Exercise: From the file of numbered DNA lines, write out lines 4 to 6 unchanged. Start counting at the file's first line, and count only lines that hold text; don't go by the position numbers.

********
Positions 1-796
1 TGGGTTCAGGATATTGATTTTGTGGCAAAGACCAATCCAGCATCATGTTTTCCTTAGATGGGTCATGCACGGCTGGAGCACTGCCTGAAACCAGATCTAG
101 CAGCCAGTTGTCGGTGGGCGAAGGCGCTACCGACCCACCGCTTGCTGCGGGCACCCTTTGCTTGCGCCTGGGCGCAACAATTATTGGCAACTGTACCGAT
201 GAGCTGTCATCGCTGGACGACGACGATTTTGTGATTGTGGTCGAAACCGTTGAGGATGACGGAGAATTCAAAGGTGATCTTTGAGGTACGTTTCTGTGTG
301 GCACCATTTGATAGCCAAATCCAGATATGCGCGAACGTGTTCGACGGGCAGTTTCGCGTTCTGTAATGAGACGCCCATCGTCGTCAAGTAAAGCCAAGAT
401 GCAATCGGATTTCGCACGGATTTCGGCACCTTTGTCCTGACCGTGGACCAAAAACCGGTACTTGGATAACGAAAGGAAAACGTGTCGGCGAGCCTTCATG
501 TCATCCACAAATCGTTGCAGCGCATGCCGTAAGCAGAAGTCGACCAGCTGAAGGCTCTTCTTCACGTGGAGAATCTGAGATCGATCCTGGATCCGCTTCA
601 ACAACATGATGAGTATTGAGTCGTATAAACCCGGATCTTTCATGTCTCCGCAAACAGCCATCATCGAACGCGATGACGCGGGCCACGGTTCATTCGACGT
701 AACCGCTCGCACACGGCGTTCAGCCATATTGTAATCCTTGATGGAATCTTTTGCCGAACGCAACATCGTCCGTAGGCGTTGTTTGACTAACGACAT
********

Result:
201 GAGCTGTCATCGCTGGACGACGACGATTTTGTGATTGTGGTCGAAACCGTTGAGGATGACGGAGAATTCAAAGGTGATCTTTGAGGTACGTTTCTGTGTG
301 GCACCATTTGATAGCCAAATCCAGATATGCGCGAACGTGTTCGACGGGCAGTTTCGCGTTCTGTAATGAGACGCCCATCGTCGTCAAGTAAAGCCAAGAT
401 GCAATCGGATTTCGCACGGATTTCGGCACCTTTGTCCTGACCGTGGACCAAAAACCGGTACTTGGATAACGAAAGGAAAACGTGTCGGCGAGCCTTCATG